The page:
You’re waiting to check out at the store when a mother and son get in line. The kid’s whining, and Mom’s slumped shoulders show she has more on her hands than in her shopping cart.
“I want a candy bar,” the son says.
“No, we’re going to lunch next,” Mom says.
“I want the candy bar for lunch,” the kid insists.
Mom’s unfazed. “I said no.”
Suddenly, the son screams, cries, and stomps his feet. Mom stares at him but holds her ground. The kid falls to the floor and turns on the tears.
We’ve all seen this happen. Heck, our own kids may have done this to us in the store. The natural reaction for people is to look at the child, then when the crying continues, they stare at Mom. Make him stop, more than one person thinks. What a spoiled brat. What kind of parent lets a kid do that in the store, anyway?
Even if that’s not what people are thinking, Mom believes they are. She feels judged and belittled. She might do whatever it takes, including buying the candy bar, to shut the kid up. It’s the wrong thing to do, but Mom wants the judging to end.
You can’t blame people for looking. It’s natural to want annoying behavior to stop. And it’s easy to assume an “out of control” child equals bad parenting.
But it’s important to remember that Mom is trapped. Attention increases behavior, so if Mom gives in to the fit, she’ll have to deal with another one the next time she says no, too. It’s normal for the kid to escalate his fit; that’s how he figures out whether Mom means what she says. (He might even know Mom’s embarrassed by his behavior and desperate to make it stop.) We call this “the extinction burst,” which is a fancy way of saying things get worse before they get better. The child isn’t getting what he wants, so he acts out even more to test Mom’s resolve. If Mom holds her ground and doesn’t give attention to the outburst, the kid eventually gives up and starts learning that fits don’t work for him.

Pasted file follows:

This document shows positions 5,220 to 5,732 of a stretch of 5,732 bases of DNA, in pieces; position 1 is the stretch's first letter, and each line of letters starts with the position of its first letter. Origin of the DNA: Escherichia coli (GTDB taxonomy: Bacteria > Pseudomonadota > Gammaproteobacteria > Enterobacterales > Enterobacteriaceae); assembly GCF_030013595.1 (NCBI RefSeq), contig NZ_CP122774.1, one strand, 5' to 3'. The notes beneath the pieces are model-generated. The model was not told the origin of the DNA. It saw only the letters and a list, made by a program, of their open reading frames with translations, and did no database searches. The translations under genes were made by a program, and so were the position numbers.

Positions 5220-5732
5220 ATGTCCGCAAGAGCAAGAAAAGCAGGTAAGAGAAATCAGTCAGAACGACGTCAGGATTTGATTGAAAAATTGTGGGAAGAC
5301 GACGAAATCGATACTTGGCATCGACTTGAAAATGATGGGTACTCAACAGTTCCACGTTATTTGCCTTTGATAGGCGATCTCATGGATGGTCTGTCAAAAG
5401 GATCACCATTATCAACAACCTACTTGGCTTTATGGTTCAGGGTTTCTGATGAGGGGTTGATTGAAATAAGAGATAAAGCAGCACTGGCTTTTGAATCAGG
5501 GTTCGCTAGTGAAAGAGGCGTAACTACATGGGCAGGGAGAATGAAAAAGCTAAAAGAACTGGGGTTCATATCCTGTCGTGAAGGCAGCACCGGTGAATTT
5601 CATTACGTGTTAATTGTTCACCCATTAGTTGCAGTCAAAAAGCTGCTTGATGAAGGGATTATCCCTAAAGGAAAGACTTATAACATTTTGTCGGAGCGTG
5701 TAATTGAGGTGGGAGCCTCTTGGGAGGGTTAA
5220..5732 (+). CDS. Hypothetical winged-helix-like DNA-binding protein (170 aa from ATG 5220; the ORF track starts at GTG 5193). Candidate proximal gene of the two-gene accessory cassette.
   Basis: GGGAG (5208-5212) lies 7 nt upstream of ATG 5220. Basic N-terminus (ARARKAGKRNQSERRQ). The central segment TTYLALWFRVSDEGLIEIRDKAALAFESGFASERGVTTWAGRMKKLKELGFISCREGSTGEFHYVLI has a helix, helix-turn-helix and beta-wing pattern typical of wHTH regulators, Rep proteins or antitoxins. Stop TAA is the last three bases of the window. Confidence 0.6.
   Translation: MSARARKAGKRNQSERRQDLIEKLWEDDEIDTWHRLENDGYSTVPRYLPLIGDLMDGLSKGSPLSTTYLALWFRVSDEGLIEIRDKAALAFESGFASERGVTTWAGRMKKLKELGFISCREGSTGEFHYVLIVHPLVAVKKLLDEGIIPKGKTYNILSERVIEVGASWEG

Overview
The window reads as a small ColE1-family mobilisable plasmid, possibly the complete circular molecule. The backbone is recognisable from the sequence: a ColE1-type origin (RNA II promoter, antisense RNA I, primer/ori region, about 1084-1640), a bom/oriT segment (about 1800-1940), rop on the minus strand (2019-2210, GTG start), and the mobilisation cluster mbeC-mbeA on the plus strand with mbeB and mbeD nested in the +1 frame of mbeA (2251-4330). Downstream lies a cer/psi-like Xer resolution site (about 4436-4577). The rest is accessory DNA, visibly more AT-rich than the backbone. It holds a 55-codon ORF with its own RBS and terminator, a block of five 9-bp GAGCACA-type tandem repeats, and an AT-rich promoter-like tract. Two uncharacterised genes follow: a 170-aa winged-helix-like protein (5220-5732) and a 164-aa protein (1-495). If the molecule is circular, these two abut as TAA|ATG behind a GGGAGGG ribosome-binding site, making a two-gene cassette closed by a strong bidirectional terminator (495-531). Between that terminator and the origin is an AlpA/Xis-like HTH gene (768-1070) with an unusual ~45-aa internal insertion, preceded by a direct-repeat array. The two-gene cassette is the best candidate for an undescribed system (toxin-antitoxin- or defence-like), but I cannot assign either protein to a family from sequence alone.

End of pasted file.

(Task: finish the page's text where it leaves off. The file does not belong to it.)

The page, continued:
There are other reasons for fits, of course. Sometimes, the child is tired, or antsy, or even has the influence of a disorder such as autism or ADHD. The child may simply be at his breaking point. With autism, meltdowns even serve a point; they help the child release pent-up frustrations so he can function again.
A colleague of mine once ran into this with her own child. Her son wanted her to buy something, and when she said no, he went into a full meltdown. He flopped to the floor, yelled, kicked his feet, and waved his arms. People stopped what they were doing and watched, the perfect audience for his fit.
My colleague turned her attention away from her son and stared back at each person watching the show. “Would you mind not watching him?” she said. “We’re working on something here.”
Ashamed, the people turned away. She then browsed through the shelves while her child worked through his anger. And eventually, as quickly as it started, the fit stopped.
So what can we do when we see a parent in this predicament? As long as there’s no abusive behavior from the parents, the best thing you can do is just go about your business, let Mom ignore the fit, and be thankful that you’re not in her shoes.
(Carl Grody, LISW-S, specializes in child, adolescent, and family therapy. He’s in private practice at Grody Family Counseling in Worthington, Ohio. He’s also a trained group leader in the Incredible Years parenting program. For an in-person or online appointment with Carl, call 614-477-5565.)